Marketers looking for more than C3 Ratings

Categories: TV Advertising

Written By

February 22nd, 2009

It looks like marketers are in the process of demanding more granular measurement than the aggregate C3 ratings for a show, instead they want measurement of each commercial.  From Advertising Age:

NEW YORK (AdAge.com) -- When marketers, ad buyers, TV networks and Nielsen lurched toward a mid-2007 agreement that allowed payment for TV ads to be based on the number of people who watched them -- not on the viewership of the shows they interrupted -- it was seen as a landmark. Less than two years later, marketers are already pressing for an even-more granular measurement: how many watched their ads.

Current commercial ratings -- known as C3 because they measure three days' worth of viewing -- hinge on figuring out how many viewers didn't skip past an "average commercial minute" in a particular program. Marketers would rather payment be based on the viewership of each commercial. The amount Nike paid would depend on the number of people who watched its latest iteration of "Just Do It," while the amount of cash McDonald's would fork over would be based on how many actually saw one of its Burgers in a TV spot in real time.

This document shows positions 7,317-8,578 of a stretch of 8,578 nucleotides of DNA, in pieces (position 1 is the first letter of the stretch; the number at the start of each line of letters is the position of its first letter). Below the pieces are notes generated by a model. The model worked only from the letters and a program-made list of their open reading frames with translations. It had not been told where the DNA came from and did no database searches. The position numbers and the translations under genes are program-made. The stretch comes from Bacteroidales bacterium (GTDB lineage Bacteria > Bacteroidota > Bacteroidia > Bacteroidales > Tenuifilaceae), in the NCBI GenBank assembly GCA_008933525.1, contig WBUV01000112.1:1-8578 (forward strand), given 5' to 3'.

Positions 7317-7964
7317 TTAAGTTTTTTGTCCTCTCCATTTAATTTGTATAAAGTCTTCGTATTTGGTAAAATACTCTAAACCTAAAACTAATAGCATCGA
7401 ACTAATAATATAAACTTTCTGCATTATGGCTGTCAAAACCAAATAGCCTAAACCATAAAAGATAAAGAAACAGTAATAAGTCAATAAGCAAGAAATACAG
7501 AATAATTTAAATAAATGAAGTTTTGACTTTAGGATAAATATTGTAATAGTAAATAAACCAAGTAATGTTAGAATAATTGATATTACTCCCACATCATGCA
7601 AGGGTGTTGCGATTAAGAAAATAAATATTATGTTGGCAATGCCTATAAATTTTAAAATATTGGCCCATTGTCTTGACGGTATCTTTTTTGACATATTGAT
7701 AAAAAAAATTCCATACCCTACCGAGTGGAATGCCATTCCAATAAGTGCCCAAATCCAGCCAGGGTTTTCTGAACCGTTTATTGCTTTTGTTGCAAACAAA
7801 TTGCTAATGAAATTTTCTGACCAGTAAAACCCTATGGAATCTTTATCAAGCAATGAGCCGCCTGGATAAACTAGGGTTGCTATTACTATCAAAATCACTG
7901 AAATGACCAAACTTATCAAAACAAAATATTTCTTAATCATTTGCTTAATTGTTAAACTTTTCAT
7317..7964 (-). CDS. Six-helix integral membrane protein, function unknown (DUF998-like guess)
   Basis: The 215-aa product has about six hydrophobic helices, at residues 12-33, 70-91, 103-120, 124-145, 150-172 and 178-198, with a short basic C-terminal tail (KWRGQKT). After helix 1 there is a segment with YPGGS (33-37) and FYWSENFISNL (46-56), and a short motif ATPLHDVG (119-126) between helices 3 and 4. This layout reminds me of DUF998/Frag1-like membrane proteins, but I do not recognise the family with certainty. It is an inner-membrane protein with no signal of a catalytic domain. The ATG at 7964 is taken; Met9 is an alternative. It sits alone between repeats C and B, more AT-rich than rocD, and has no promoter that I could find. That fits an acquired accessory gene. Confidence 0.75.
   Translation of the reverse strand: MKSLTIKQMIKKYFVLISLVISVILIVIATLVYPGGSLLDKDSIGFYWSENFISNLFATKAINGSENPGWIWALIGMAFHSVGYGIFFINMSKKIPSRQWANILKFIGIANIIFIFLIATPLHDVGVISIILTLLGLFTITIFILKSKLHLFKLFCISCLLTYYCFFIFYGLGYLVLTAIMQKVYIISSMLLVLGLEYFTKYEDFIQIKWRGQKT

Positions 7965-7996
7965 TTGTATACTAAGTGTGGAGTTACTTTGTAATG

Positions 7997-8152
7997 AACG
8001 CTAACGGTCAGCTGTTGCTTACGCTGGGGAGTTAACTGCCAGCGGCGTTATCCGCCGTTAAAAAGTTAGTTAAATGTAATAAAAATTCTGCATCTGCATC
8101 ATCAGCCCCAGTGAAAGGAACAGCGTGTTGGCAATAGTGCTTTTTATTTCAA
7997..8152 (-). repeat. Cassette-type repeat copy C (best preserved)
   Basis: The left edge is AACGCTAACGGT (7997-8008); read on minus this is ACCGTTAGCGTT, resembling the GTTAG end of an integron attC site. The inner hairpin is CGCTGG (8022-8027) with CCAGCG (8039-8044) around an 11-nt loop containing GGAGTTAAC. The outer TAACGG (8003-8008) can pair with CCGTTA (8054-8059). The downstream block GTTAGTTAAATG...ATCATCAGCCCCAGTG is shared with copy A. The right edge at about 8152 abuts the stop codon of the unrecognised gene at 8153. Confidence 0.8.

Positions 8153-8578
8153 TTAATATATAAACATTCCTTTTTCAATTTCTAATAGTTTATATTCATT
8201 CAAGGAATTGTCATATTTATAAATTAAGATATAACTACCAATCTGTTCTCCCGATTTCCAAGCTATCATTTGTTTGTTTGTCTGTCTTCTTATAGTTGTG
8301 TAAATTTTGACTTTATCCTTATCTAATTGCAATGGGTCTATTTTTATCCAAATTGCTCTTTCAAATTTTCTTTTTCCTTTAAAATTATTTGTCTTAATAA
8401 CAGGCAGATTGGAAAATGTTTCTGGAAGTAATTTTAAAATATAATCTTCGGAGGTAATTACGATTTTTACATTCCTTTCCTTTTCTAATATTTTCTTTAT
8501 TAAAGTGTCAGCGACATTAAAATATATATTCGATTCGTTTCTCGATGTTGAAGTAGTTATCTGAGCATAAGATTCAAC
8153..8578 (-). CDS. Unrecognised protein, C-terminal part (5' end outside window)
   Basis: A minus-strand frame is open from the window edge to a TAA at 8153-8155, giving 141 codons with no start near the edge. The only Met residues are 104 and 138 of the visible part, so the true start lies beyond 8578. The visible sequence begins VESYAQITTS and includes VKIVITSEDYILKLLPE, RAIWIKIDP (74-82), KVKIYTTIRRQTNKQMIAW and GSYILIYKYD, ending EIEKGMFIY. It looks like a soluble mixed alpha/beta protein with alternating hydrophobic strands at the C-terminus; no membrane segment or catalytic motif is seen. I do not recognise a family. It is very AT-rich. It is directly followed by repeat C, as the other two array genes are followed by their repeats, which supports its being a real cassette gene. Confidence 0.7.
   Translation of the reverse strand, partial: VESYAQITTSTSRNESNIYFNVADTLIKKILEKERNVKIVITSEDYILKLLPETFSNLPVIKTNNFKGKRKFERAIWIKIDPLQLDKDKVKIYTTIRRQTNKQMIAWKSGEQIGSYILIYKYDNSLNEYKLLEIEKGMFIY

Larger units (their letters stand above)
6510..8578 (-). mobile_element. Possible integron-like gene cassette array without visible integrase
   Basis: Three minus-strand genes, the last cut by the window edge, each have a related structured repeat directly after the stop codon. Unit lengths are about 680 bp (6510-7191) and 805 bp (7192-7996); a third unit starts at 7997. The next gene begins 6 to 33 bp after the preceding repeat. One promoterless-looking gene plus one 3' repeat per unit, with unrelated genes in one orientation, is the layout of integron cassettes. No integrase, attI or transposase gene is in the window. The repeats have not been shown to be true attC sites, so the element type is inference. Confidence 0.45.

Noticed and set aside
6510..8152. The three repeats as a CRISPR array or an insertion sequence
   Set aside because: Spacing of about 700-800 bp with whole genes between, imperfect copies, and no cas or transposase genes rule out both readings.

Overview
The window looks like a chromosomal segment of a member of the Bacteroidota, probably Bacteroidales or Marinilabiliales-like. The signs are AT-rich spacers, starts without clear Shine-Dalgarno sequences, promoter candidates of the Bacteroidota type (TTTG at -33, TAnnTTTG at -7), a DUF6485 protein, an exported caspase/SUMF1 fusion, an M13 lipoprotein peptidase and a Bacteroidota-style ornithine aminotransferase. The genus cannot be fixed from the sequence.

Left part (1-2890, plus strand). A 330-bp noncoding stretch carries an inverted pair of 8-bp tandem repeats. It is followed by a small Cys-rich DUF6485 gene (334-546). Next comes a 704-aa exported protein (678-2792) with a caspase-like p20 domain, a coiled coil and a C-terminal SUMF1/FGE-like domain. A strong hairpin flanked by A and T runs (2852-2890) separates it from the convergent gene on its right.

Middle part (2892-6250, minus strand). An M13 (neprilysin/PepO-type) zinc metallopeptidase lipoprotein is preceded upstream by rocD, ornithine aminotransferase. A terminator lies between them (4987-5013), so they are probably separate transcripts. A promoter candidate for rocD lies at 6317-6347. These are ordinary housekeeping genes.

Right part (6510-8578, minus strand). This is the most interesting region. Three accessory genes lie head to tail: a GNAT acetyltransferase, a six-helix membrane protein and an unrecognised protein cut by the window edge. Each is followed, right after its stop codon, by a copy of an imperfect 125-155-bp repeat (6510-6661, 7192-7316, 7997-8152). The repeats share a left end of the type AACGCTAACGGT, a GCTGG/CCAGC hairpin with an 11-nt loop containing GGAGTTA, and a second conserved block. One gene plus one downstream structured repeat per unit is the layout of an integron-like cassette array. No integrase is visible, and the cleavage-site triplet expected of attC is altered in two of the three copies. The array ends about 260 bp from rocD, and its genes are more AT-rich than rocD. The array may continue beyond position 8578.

What's wrong with the current data? At a time when the web is revealing so much specific information about the relationship of consumers and their reactions to ads, marketers feel TV ought to do the same.

So what's the rub?  It seems the rub is that marketers want this data, but aren't necessarily willing to pay for it!

[...]

In other words, Nielsen has been down this road before. Tight-fisted advertisers trying to muddle though a difficult economy have already pulled back on media spending, so how willing will they be this year to spend money on the research that helps justify that spending? Marketers pay a lot of lip service to the ideal of linking every dollar they spend to sales boosts, lead generation and market-share increases. But many of Nielsen's recent efforts to create a market in this area have floundered.   - read the full story on Adage.com

 
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